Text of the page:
He took this to mean: Yes. His posture relaxed; though, as always—even when talking to someone famous, even when seated next to Hal Patly on Channel 16—one of his shoulders remained thrust forward, as if he had been caught mid-stride. He always looked like he was on his way somewhere. He was.

He looked the actress over approvingly, like an old friend, and said the first thing that came into his head. (Once, at a funeral and hungry, he’d asked the mourners in the next pew if they had any food.) “I don’t mean to be rude here, but are you pregnant or just putting on some flab?”

Several people in earshot showed that they were shocked. The actress, who had not even informed her lover yet, was, however, a professional. She laughed easily and took Paddy by the arm and gave him a piece of friendly advice: “Don’t ever ask a woman that.” Even as she feigned nonchalance, she felt the shock and fear draining away. Besides, it was simply too ridiculous to be offended by this clumsy bear of a man who wore some kind of beaver pelt on his head and blurted questions like a child. She began to feel protective of him, almost motherly, and listened indulgently as he told her the horrible, uplifting tale of his childhood in the Jewish quarter of Old Montreal.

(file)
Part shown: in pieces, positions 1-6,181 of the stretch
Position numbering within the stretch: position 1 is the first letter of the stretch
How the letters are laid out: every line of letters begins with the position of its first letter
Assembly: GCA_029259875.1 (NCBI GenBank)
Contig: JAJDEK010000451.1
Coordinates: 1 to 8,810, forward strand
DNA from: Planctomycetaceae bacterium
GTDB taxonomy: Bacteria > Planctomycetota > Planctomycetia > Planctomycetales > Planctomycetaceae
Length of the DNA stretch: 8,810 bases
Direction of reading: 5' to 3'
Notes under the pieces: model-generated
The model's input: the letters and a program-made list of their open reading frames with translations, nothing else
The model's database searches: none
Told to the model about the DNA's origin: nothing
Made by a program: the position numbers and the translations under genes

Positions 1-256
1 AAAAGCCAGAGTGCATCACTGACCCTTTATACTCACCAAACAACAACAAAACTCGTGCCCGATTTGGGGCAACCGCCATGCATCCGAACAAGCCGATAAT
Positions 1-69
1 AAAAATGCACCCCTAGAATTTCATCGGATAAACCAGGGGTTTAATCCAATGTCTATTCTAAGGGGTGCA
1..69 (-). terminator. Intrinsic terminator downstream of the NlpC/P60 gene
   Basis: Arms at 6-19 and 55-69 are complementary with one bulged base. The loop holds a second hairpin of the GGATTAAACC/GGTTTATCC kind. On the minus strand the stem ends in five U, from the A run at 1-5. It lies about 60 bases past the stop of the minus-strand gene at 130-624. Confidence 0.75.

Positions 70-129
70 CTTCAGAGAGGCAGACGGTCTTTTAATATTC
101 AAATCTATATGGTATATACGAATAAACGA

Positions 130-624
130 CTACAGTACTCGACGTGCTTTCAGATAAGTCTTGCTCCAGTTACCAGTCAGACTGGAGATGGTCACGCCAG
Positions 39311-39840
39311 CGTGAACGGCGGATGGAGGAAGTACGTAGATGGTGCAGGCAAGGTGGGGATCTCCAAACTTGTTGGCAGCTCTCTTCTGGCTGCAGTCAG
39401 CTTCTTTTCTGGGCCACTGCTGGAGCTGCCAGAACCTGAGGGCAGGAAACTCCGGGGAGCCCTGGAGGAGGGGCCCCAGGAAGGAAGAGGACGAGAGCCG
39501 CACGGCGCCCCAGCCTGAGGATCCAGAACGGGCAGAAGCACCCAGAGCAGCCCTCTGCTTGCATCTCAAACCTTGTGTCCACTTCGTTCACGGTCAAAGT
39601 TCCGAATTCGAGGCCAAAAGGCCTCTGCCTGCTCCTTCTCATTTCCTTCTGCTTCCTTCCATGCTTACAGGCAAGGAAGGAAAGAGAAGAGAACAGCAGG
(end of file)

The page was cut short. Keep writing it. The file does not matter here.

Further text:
Later, she took him to a better party. When she allowed him to give her his number, inscribed in a copy of his novel, he swore that he would not leave the apartment till she called. She believed him—he believed himself at that moment—and, feeling sorry for him, called the next day. He wasn’t home. Gercheszky never went home if he could help it.

She saw him eventually at another party. Later, at yet another party, they got married.